The first thing I'd like to mention is that cyano bacteria tends to be organically fed. You may want to try changing the foods you are offering, at least for the time being, to see if that helps to get this problem under control. I am also going to suggest cutting the amount you offer her in 1/2, feed slow and be sure she is eating everything you put into the tank. Anything that she doesn't eat within the first minute or 2 should be removed.
To get you started on the control of this, I'm going to suggest you siphon out as much of it as possible. Cyano bacteria should siphon pretty easily if you use airline tubing instead of a standard siphon hose, and because of its smaller size it is much easier to control the water flow, so as not to remove too much water at a time. Be patient, it may require a number of water changes over the course of a week or so to get it all out. You can also decrease the amount of light by 3 - 4 hrs/day for the next wk or so. This should slow the growth while allowing you time to siphon it out.
The trick in elimination is going to be in finding its food source. There are a great many methods that others may suggest to you, such as blacking out the tank, the use of hydrogen peroxide, etc. but I want to say up front... the blacking out tends to be only a temporary fix because it doesn't eliminate the food source that is feeding it, and the peroxide can be dangerous if you don't have the proper equipment to measure its concentration in the water. Those are not methods I would suggest using, especially in a 10 gallon tank.
Because bettas are a sturdy fish, there is also the option of starting her tank over. If you move her to a quarantine tank along with a few of the snails and plants, empty this tank, clean it well with bleach water, rinse or replace the gravel... then start it over using water, filter media, and gravel from your other healthy tanks, there should be no reason to worry about the safety of your betta. If this were my tank, in the condition of those photos, I would opt to start it over, while changing the betta food source at the same time. The wood can be scrubbed and rinsed, and dried in the sun to help "clean" it, but I would be careful not to expose the wood to bleach water. Bleach may rot the wood, and is likely to cause a quick breakdown of the wood.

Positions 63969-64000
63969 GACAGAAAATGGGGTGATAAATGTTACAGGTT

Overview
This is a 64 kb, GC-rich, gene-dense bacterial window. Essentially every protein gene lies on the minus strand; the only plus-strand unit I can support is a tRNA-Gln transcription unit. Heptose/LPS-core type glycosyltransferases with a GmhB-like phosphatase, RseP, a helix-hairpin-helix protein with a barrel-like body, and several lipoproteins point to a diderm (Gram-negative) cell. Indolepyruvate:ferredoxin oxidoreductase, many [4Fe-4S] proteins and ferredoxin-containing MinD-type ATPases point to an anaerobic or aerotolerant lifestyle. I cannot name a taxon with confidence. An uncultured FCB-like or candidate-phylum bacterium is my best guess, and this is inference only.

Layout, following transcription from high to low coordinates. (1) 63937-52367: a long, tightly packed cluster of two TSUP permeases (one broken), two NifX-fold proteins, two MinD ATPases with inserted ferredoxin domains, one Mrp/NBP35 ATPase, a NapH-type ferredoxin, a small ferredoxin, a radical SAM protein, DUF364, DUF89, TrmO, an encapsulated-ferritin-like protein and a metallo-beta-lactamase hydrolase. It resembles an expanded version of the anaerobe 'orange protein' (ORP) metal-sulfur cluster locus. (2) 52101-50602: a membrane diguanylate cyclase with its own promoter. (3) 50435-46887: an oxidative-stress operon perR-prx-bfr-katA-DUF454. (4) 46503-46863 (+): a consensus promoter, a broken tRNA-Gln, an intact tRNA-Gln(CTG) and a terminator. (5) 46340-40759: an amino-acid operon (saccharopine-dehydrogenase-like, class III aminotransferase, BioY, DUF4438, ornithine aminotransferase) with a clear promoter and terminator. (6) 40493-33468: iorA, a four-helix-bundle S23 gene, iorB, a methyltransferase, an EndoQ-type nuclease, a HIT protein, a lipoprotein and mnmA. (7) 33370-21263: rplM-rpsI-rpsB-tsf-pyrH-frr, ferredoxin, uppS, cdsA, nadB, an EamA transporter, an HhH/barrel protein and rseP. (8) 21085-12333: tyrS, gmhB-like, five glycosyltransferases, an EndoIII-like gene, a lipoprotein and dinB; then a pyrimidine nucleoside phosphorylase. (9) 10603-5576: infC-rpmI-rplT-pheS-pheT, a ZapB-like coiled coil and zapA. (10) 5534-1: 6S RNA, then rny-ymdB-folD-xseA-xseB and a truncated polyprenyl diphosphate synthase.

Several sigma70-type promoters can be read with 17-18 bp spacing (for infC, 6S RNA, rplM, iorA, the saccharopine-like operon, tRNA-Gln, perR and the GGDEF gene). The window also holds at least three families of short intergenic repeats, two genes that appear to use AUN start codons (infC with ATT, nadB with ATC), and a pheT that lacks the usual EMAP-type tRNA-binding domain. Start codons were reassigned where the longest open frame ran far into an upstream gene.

Any plants that have the cyano growing on them can be cleaned using your fingers and running tap water, but be gentle so as not to tear leaves or break stems.
For new food sources for your betta, try brine shrimp (either live of frozen, but be sure to completely thaw the frozen food in a cup of tank water before offering to your fish), betta pellets (these will have much more nutrition content for your betta than tropical flake foods), mosquito larvae, and daphnia.
In the future, you may want to make a note that tropical flake food does not contain the proper nutritional content for a betta. Betta splendens are insectivores, and this should always be taken into consideration when choosing proper foods for her. Betta pellets are specifically designed to provide the proper nutrition content for a betta, with their natural dietary needs taken into consideration. I have seen many bettas over the years who have only had betta pellets for a diet, and they were some of the most colorful, active, and healthy bettas I have ever seen. I personally have raised a number of bettas on only betta pellets, and found no health issues or malnutrition problems from them. Betta BioGold is one of the best brand of betta pellets on the market.
Once the cyano and fungus are effectively cleaned out of her tank and the food has changed, keep a close watch for any new growth of the cyano bacteria. The moment you see new growth (if you see it) please let me know and post a photo... even the smallest bit of it. Take special note of where it is growing, as this will help us to find its food source to prevent it from returning in the future. The same applies to the white fungus growth as seen in the photos. If it returns, take note of where, and what has gone into the tank prior to its return. Keep her feedings light... 5 - 7 pellets in a day is plenty for 1 female betta, even if she begs for more. I have successfully kept bettas on this type of feeding schedule and had them live 5+ yrs without any health problems the entire time, so I promise you won't be starving her. If you choose to feed her brine, the same count applies. No more than 10 little brine shrimp in a given day. Excess food will contribute to cyano bacteria and fungal growth. Flake foods in particular, will quickly start fungus growth as shown in your photo, but any food source has the potential to do this.
I hope this helps and I wish you the best of luck. If you need more help, please just ask.